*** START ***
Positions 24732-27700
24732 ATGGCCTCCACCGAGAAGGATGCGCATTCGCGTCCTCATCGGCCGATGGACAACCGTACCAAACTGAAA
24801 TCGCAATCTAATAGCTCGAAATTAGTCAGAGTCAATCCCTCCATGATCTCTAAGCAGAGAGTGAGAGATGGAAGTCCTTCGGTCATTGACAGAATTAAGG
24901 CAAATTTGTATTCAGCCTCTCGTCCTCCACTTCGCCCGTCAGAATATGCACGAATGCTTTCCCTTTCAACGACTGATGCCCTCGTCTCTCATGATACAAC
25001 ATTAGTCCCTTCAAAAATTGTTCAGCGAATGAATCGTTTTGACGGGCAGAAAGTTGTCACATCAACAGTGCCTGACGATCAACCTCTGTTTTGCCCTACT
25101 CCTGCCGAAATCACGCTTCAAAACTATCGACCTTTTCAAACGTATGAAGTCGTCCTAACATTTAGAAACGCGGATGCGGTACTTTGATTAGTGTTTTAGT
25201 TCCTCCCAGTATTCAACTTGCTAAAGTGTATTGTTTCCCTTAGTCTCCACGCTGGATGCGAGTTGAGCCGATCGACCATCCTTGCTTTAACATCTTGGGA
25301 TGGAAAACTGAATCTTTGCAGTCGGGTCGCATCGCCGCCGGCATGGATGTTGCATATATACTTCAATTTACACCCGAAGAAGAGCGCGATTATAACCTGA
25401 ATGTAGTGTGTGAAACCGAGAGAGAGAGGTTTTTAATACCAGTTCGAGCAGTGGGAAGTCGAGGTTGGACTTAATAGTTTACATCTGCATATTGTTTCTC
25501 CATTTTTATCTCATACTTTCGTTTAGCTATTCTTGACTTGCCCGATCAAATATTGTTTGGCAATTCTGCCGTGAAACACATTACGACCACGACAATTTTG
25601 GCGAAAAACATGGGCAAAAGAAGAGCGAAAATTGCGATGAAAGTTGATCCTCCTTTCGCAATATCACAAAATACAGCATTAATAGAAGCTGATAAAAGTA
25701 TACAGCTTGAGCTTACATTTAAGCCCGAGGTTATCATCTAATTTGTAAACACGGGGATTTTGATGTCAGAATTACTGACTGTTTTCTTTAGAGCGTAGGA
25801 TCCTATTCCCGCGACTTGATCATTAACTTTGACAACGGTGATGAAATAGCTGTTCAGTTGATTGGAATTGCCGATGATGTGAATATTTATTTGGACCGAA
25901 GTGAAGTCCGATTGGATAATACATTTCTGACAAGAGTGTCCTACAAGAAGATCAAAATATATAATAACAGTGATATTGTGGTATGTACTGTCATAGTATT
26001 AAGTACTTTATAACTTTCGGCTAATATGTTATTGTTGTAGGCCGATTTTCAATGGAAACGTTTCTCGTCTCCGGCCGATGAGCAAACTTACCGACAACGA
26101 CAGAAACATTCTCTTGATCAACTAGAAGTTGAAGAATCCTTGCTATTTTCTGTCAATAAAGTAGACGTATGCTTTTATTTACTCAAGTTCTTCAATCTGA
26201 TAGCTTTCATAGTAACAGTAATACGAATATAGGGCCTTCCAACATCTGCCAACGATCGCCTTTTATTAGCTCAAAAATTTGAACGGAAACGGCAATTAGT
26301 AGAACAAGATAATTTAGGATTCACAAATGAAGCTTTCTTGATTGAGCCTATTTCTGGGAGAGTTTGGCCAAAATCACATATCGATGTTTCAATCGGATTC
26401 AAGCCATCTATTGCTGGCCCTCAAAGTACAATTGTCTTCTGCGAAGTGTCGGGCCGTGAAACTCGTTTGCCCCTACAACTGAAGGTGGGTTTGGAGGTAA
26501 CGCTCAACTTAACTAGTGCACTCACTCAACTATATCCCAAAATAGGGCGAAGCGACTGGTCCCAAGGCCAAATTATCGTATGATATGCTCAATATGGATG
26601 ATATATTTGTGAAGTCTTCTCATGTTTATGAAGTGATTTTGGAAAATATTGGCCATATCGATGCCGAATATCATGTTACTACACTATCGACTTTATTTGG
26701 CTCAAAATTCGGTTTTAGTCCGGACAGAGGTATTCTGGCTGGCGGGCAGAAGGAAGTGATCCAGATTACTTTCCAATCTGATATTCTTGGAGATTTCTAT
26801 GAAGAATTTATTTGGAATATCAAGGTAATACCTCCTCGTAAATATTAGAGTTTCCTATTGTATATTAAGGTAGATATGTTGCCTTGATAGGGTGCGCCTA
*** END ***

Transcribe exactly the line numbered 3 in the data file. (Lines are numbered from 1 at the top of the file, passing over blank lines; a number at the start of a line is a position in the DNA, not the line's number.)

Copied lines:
24801 TCGCAATCTAATAGCTCGAAATTAGTCAGAGTCAATCCCTCCATGATCTCTAAGCAGAGAGTGAGAGATGGAAGTCCTTCGGTCATTGACAGAATTAAGG